One hundred and two British Columbian First Nations are calling for fish farms to move onto land. The Klahoose, Tla’amin, Homalco and K’omox First Nations are among them. On May 12, Chief Bob Chamberlain, Chair of the First Nations Wild Salmon Alliance, told Parliament’s Standing Committee on Fisheries and Oceans that DFO is a captured regulator of the fish farm industry

Chamberlain began by addressing the committee in his native tongue.

This is a transcript of the rest of his opening presentation.

Screenshot of Chief Bob Chamerlain taken during his presentation

I’ve acknowledged you all as knowledgeable and respectful people, giving me my traditional name of Owadi. I’m from what you may know as the Broughton Archipelago. And the words today that I’m going to share are on behalf of are from my heart on behalf of many, many First Nations of British Columbia.

Thank you for allowing me the opportunity to present to you. Two. I opened my testimony to you stating that the First Nation Wild Salmon Alliance completely supports the previous full pole meeting presenters, Andrew Bateman, and Brian Ridell of the Pacific Salmon Foundation and Gideon Mordecai of the University of British.

Their combined testimony outlines extremely well the absolute disaster that is the Canadian Science Advisory Secretariat (CSAS) in relationship to the open net pen fish farm industry. CSAS as a peer review secretary has zero credibility with the First Nation members of the First Nation Wild Salmon Alliance.

When one examines the CSAS process, this is of course no surprise at all. A so-called science peer review process that allows a proponent fish farm company, industry And stakeholders, industry associations to participate from the beginning to the end of this process is utterly and completely lacking of any measure of objectivity or credibility. Canada’s environment, wild fish and citizens deserve far more from government.

CSAS is a shining example of the environment within DFO that needs to be been meticulously, analyzed and restored back to its original mandate. The mandate of actually working to protect the environment and wild fish for Canadians. You would be hard pressed to find a single First Nation in BC that would stay that DFO is doing a good job in managing wild salmon in British Columbia.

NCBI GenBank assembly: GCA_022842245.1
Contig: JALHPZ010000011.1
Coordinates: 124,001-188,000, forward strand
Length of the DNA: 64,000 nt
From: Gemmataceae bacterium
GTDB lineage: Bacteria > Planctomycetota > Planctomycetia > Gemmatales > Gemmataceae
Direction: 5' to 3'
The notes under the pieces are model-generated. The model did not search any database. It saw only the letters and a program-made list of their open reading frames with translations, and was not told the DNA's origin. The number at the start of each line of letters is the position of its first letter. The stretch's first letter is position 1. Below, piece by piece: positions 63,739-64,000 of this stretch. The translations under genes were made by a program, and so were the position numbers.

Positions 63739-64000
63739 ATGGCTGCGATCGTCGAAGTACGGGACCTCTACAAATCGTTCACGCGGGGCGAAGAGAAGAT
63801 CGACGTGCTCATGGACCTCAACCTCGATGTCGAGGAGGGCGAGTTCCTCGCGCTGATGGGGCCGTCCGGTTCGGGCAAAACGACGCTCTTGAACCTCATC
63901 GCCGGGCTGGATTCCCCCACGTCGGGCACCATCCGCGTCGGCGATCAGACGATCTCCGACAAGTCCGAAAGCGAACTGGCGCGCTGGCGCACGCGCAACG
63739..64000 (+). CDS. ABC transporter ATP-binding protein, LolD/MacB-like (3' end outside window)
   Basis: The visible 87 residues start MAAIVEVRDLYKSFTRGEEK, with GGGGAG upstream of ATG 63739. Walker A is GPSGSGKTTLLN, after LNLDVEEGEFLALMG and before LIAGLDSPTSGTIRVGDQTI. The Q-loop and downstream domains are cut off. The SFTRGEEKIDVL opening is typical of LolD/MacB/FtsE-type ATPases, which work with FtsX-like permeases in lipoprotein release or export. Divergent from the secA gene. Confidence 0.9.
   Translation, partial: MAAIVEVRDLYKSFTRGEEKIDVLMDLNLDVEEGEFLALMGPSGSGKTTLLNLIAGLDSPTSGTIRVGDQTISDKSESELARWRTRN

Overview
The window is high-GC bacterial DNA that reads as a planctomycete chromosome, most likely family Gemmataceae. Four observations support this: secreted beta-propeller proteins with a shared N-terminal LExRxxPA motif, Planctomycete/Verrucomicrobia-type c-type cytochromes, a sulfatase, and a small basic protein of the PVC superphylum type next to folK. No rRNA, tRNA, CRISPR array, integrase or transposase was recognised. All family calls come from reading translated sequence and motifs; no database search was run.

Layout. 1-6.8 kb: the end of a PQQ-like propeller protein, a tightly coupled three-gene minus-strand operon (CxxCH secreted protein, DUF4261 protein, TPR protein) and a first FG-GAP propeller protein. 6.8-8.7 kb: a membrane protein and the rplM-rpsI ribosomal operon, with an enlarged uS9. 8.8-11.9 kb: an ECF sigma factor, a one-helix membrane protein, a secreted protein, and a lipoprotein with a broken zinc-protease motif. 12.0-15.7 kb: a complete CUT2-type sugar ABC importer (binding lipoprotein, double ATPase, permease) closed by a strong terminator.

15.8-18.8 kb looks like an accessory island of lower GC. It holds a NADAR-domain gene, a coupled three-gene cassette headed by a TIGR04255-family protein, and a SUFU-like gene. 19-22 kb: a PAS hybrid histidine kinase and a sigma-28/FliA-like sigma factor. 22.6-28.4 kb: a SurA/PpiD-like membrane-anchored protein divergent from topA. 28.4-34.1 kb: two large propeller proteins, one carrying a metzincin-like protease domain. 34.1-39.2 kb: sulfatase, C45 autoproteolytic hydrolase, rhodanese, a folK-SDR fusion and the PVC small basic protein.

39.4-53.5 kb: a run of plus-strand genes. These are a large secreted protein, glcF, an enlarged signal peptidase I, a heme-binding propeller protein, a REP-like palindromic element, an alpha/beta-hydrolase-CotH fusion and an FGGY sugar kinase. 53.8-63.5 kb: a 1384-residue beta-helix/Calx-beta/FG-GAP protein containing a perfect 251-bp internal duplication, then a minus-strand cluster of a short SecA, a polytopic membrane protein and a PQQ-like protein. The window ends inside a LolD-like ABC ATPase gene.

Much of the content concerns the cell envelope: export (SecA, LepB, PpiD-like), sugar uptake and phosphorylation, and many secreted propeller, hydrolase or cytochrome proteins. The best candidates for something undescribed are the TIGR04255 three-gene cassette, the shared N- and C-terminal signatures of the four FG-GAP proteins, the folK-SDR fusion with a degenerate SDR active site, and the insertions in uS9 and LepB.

This is well earned given that I cannot think of a single wild salmon run in BC that could be characterized as healthy or abundant. It’s oft spoken the Aboriginal rights that First Nations have recognized and section 35, 1 of Canada’s constitution. And of course the Sparrow decision of Canada’s Supreme court and the government’s commitment to implement the United Nations Declaration on the Rights of Indigenous People.

These three legal realities, speak to food security. It has been said to me that 90% of BC First Nations really rely upon wild salmon, 90% of 203 first nations. This means that wild salmon are far more than a simple menu choice. It is the foundation for culture traditions, and of course, a stapled traditional food that is now becoming near impossible to attain for these purposes.

The decision DFO minister, Joyce Murray will be making soon needs to be deeply guided by the legal realities of the Supreme court of Canada and Canada’s constitutional protection of Aboriginal rights. Simply stated, this is a case of rights versus the privilege of a license. DFO is accomplished measures of agreement in BC with some First Nations.